// Album Recommendation


One Of These Nights


“You got your demons
You got desires
Well, I got a few of my own”

One Of These Nights by the Eagles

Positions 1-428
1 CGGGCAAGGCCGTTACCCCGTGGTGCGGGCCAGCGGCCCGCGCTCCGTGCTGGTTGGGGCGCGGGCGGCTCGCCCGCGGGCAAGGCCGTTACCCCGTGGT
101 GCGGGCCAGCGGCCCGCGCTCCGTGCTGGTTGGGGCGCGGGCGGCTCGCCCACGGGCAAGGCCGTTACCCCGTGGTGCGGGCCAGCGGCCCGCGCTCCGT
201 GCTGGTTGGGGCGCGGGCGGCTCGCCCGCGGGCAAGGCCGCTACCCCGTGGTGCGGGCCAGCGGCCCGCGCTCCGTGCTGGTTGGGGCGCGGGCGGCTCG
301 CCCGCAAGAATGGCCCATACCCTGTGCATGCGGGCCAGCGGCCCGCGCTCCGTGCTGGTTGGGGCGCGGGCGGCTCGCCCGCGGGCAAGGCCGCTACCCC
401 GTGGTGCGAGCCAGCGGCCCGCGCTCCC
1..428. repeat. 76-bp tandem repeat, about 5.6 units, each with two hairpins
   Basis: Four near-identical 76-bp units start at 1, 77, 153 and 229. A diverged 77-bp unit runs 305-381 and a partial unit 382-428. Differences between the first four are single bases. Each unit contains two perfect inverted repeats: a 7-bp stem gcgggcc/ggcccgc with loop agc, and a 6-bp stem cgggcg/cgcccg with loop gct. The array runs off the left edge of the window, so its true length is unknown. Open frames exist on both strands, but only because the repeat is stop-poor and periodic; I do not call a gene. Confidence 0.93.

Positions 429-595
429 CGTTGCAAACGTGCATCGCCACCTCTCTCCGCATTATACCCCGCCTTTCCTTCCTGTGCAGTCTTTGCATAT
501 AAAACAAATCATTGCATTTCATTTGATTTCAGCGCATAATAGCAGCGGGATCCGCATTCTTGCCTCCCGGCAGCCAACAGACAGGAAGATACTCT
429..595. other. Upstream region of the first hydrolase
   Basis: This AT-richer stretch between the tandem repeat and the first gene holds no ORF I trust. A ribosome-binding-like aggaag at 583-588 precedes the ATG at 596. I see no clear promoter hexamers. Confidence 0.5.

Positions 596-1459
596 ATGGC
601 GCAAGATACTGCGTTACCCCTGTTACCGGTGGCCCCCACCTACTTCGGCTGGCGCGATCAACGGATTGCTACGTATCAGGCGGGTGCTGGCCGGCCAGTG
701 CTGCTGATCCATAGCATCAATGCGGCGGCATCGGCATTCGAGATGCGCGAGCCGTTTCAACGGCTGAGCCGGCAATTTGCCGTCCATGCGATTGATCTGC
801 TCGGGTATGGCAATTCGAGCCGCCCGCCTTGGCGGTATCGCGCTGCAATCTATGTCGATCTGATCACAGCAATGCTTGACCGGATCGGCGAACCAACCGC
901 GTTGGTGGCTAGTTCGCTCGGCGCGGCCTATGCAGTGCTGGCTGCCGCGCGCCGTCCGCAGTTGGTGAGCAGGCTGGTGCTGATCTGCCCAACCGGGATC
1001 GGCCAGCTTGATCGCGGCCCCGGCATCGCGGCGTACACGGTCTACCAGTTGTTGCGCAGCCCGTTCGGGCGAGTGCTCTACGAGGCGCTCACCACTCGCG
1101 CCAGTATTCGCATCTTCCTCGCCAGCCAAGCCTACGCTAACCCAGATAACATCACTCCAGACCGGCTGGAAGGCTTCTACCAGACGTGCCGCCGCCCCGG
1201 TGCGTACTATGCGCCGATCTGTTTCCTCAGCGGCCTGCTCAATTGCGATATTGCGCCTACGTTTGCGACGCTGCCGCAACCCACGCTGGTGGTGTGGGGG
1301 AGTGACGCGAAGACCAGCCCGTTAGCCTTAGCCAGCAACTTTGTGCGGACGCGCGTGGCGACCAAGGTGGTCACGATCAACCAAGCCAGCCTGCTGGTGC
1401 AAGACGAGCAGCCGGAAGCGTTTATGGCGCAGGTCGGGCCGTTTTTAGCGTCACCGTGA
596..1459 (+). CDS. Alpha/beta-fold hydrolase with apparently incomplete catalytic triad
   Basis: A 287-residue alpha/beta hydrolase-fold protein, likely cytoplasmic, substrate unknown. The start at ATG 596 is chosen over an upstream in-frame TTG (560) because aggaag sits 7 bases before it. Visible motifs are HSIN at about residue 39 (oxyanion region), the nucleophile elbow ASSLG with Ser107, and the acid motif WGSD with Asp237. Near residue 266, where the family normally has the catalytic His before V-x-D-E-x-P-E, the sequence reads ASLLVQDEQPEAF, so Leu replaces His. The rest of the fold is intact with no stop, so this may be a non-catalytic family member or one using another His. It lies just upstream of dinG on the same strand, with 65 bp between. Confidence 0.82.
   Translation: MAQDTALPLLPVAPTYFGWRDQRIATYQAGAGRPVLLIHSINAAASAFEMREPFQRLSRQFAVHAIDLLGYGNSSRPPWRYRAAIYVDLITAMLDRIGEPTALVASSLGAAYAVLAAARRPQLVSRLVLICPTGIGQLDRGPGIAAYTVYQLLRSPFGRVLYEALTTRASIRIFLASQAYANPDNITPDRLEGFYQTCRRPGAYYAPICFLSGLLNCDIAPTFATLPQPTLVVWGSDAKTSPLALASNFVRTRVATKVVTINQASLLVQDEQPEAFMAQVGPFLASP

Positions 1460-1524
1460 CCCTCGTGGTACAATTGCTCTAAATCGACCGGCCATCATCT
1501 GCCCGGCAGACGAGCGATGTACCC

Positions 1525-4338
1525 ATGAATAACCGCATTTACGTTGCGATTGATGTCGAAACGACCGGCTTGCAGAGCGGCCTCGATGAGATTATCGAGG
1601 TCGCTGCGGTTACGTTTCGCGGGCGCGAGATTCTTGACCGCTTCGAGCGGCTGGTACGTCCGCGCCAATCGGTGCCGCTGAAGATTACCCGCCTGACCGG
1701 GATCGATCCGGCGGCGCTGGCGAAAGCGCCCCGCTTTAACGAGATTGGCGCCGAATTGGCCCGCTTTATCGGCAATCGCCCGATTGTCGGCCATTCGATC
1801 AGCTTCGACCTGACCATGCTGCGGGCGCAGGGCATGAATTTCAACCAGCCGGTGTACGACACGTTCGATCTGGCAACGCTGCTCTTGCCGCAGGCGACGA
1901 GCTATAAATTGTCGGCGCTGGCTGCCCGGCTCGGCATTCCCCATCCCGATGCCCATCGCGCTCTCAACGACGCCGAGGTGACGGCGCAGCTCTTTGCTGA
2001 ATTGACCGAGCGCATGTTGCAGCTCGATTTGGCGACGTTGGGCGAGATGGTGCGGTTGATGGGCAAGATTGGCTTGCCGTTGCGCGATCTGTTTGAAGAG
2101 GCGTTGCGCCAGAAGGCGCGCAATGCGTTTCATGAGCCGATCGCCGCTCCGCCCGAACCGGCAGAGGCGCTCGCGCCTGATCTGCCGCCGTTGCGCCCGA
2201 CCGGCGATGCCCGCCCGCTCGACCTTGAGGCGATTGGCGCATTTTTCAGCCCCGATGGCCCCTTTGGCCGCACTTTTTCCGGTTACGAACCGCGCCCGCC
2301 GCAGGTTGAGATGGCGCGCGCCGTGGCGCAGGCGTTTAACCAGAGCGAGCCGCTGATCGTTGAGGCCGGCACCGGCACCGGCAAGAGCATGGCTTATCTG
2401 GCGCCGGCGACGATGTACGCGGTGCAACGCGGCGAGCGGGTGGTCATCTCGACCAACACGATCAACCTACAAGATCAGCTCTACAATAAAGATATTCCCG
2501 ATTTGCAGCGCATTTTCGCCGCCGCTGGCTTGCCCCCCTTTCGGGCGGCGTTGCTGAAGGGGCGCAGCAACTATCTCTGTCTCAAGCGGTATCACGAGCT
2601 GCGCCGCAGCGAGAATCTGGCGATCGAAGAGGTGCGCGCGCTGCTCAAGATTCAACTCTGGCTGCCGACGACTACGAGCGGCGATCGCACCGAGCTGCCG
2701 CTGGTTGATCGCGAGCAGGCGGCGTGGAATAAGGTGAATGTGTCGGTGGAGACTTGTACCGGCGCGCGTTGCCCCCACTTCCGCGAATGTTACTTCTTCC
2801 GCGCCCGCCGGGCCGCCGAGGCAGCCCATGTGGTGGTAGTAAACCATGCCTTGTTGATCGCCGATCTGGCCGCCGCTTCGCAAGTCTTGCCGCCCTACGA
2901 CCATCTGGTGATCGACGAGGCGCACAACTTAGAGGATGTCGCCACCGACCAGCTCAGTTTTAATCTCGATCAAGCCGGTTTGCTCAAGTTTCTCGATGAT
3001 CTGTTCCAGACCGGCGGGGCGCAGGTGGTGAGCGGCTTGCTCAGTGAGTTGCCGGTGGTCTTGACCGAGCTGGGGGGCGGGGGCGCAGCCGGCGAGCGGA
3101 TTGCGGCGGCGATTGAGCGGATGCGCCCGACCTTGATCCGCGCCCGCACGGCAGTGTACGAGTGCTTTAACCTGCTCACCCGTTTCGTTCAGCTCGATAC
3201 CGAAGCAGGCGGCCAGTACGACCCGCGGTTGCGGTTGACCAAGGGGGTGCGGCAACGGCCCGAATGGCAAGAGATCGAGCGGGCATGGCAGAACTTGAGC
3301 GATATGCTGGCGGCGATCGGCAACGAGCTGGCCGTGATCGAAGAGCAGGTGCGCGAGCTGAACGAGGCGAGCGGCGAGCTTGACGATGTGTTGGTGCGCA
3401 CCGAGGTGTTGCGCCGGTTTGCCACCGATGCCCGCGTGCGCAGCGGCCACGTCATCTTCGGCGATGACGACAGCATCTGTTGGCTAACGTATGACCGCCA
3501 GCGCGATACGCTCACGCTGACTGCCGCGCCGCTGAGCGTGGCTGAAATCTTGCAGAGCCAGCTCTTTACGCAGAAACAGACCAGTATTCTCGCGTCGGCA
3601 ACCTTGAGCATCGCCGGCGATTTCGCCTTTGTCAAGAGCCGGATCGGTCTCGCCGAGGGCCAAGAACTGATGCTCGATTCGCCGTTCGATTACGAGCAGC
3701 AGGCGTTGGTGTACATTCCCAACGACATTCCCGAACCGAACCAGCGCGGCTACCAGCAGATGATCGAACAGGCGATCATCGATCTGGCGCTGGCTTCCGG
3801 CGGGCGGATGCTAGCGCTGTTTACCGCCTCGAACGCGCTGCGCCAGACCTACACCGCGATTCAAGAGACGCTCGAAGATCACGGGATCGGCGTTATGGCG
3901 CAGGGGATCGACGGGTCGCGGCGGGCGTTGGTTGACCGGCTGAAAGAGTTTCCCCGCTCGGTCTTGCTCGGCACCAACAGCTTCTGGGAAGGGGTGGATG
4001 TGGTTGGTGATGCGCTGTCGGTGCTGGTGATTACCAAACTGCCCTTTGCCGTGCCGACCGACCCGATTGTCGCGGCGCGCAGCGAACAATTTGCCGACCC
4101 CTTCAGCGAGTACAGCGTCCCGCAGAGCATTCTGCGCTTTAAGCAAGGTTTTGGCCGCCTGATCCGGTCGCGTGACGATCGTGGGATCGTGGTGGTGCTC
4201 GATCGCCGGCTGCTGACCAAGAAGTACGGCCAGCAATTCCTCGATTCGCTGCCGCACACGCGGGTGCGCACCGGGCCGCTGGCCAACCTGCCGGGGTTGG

By the time The Eagles commenced the recording process for 1975’s One Of These Nights album, session guitarist Don Felder – who played on the previous LP On The Border – had become an official member of the band. During the recording of that album he had brought a harder rock edge to two tracks, Already Gone and Good Day In Hell, and with Felder as a full-time member, main songwriters Don Henley and Glenn Frey hoped to disprove the detractors of The Eagles, primarily rock journalists criticizing the sound of the band for being too slick and polished. The Eagles’ first three albums succeeded each other by less than a year, but the group didn’t present their fourth album One Of These Nights to the record-buying public until 14 months after its predecessor, and the meticulous writing and recording process paid off. Although The Eagles, Desperado and On The Border were very well-crafted albums in their own right, One Of These Nights raised the bar considerably. More than ever The Eagles impressed with their exquisite musicianship, superb arrangements and note-perfect harmonies, and they were rewarded with their first no. 1 album, as well as all of three U.S. top 10 singles. One Of These Nights was also the beginning of the second installment of their 70’s heyday in which they (in particular drummer/lyricist Don Henley) excelled at writing observations on the lure and pitfalls of L.A. culture (see also Hotel California and The Long Run). The jaded pessimism of these lyrics were often smartly offset by catchy choruses and gorgeous harmonies. A prime example of this was the album’s first single, the Eagles' second No. 1 single (the first one being The Best Of My Love off On The Border), the rhytmically-charged, Bee Gees-esque One Of These Nights. After a haunting intro consisting of Randy Meisner’s single-note bass and Don Felder’s glissando guitar creating a riveting sound and timbre, it breaks into a mid-tempo drumbeat and Don Henley’s and Randy Meisner’s lovely falsetto vocals. The lyrics deal with the pursuit of love and sexual gratification in a hedonistic and restless city like L.A. (“You got your demons / You got desires / Well, I got a few of my own”) and finds the narrator wanting a girlfriend, who’s a lady in public and sexually aggressive in the bedroom (“I've been searching for the daughter of the devil himself / I've been searching for an angel in white / I've been waiting for a woman who's a little of both / And I can feel her, but she's nowhere in sight”). Don Felder delivers a scorchingly intense and exhilarating guitar solo.